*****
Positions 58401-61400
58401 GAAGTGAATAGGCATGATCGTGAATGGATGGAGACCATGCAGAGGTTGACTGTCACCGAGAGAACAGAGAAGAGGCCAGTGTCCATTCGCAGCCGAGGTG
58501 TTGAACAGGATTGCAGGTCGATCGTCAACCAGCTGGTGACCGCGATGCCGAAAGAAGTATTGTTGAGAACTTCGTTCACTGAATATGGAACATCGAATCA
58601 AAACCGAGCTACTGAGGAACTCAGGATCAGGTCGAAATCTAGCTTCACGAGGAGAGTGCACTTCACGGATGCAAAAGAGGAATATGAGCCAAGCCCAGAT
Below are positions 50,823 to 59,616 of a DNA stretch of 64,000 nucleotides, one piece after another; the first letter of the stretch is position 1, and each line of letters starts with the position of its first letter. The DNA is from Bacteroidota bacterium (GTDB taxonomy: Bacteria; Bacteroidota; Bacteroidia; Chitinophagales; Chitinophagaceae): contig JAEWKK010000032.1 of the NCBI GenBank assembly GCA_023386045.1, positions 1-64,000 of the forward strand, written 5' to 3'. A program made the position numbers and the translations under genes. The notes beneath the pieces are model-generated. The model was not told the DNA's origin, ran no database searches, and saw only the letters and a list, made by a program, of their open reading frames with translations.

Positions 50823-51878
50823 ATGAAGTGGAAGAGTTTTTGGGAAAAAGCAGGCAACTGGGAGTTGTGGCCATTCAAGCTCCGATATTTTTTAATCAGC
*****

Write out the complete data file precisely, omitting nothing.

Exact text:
Positions 58401-61400
58401 GAAGTGAATAGGCATGATCGTGAATGGATGGAGACCATGCAGAGGTTGACTGTCACCGAGAGAACAGAGAAGAGGCCAGTGTCCATTCGCAGCCGAGGTG
58501 TTGAACAGGATTGCAGGTCGATCGTCAACCAGCTGGTGACCGCGATGCCGAAAGAAGTATTGTTGAGAACTTCGTTCACTGAATATGGAACATCGAATCA
58601 AAACCGAGCTACTGAGGAACTCAGGATCAGGTCGAAATCTAGCTTCACGAGGAGAGTGCACTTCACGGATGCAAAAGAGGAATATGAGCCAAGCCCAGAT
Below are positions 50,823 to 59,616 of a DNA stretch of 64,000 nucleotides, one piece after another; the first letter of the stretch is position 1, and each line of letters starts with the position of its first letter. The DNA is from Bacteroidota bacterium (GTDB taxonomy: Bacteria; Bacteroidota; Bacteroidia; Chitinophagales; Chitinophagaceae): contig JAEWKK010000032.1 of the NCBI GenBank assembly GCA_023386045.1, positions 1-64,000 of the forward strand, written 5' to 3'. A program made the position numbers and the translations under genes. The notes beneath the pieces are model-generated. The model was not told the DNA's origin, ran no database searches, and saw only the letters and a list, made by a program, of their open reading frames with translations.

Positions 50823-51878
50823 ATGAAGTGGAAGAGTTTTTGGGAAAAAGCAGGCAACTGGGAGTTGTGGCCATTCAAGCTCCGATATTTTTTAATCAGC